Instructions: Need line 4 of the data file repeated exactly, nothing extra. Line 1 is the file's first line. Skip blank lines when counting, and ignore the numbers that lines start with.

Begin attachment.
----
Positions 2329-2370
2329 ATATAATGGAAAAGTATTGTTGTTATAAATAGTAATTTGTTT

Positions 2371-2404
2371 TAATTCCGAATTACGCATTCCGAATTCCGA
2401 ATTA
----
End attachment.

2371 TAATTCCGAATTACGCATTCCGAATTCCGA